The Simplex Method is an algorithm that allows us to solve Linear Programming models that sometimes helps us identify exceptional cases with **infinite optimal solutions** or that the problem is unbounded. In the implementation of the Simplex Method, an unbounded problem is encountered when in any iteration there are * any non-basic variables with a negative reduced cost and all elements in the column of this variable are negative or zero*. That is, you cannot select a pivot (minimum quotient) to determine the variable to leave the base.

Consider the following Linear Programming model:

If we solve the model graphically we can see that this is * unbounded*. Note that the domain of feasible solutions (shaded area) is unbounded since it grows indefinitely in the direction of X2. The contours of the objective function grow at their highest rate in the direction of the vector gradient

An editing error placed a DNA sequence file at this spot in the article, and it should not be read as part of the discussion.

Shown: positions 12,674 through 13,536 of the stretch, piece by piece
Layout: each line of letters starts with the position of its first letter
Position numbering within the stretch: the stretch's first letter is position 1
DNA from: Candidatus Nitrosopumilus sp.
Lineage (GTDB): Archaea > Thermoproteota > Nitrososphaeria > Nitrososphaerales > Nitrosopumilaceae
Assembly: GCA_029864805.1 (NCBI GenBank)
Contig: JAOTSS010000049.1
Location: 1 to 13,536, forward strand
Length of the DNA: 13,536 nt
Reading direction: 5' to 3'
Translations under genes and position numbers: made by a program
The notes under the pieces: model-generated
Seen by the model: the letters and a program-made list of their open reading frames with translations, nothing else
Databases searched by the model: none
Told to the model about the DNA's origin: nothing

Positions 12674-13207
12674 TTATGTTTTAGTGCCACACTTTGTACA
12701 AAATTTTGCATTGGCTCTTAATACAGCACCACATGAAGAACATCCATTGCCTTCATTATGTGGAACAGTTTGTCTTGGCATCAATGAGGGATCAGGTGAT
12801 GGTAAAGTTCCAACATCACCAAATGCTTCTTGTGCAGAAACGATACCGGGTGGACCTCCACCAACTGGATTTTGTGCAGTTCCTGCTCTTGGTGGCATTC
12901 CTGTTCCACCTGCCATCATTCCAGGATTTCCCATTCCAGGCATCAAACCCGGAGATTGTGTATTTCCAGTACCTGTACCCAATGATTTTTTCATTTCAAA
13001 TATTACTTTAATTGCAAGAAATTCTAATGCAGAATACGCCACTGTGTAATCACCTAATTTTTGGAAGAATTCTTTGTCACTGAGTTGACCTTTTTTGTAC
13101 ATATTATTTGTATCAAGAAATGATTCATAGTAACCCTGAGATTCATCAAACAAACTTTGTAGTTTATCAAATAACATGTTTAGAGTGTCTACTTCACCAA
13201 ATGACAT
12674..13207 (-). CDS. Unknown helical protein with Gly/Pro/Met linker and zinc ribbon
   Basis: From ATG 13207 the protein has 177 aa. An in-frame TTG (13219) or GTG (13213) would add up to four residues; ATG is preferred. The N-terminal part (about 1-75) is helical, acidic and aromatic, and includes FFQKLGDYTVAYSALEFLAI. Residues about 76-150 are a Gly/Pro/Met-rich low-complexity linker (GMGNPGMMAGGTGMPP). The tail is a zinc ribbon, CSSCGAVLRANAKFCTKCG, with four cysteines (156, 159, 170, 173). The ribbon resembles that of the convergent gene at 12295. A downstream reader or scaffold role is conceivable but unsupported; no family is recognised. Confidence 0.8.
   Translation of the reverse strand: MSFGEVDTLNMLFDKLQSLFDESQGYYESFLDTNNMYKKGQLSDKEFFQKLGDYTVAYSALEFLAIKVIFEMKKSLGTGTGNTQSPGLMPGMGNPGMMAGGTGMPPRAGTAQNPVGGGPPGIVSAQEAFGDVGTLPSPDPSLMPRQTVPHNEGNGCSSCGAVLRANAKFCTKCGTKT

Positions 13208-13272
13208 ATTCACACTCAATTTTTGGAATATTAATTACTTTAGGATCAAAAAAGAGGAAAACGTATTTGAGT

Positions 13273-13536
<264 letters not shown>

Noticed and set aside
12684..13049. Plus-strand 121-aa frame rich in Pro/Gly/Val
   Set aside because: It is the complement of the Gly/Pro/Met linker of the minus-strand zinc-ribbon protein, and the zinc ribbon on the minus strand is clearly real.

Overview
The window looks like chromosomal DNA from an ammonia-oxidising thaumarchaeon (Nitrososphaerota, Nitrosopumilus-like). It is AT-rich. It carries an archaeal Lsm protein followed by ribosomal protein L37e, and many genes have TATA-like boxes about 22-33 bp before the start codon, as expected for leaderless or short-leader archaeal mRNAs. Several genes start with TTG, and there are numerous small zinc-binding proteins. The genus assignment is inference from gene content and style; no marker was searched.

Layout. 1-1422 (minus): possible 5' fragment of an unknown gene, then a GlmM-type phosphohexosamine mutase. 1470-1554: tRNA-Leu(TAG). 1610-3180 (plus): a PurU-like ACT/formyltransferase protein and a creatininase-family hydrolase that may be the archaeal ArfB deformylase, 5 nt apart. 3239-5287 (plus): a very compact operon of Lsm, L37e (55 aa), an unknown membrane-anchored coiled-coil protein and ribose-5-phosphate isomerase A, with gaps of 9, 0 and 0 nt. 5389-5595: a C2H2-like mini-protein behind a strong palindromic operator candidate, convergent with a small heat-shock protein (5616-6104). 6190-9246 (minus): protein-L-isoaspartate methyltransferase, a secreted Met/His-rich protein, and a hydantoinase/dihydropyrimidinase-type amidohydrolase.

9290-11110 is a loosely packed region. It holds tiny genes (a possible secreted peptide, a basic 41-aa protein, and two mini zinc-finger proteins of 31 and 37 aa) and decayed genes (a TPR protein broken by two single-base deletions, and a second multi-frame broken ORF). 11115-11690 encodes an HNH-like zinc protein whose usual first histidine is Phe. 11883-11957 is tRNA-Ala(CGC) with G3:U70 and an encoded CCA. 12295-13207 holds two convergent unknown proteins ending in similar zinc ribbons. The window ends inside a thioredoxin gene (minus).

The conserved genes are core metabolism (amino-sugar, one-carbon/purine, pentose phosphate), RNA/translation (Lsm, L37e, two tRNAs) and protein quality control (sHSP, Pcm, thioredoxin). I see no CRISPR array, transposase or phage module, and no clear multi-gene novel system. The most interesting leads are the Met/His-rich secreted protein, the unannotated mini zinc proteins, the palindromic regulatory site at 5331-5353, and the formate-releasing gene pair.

**(X1,X2)=(4,6)**indicating that it could be moved in that direction and indefinitely always intersect the domain of feasible solutions.

**How can we detect this situation using the Simplex Method?** For one, we will carry this model to the standard form, including X3 and X4 as slack variables for constraint 1 and 2, respectively. This defines the following initial tableau for the algorithm:

Note that X2 is the non-basic variable with the most negative reduced cost and following this criterion, it should be the one that we enter into the base. However, it is * not feasible* to use the minimum quotient because the elements in the column X2 are negative or zero. In this instance we can already say that the problem is unbounded.

**Note:** You can verify that if we had selected X1 as the variable to enter to the base and one iteration of the Simplex Method, a similar conclusion will be reached as the one presented above.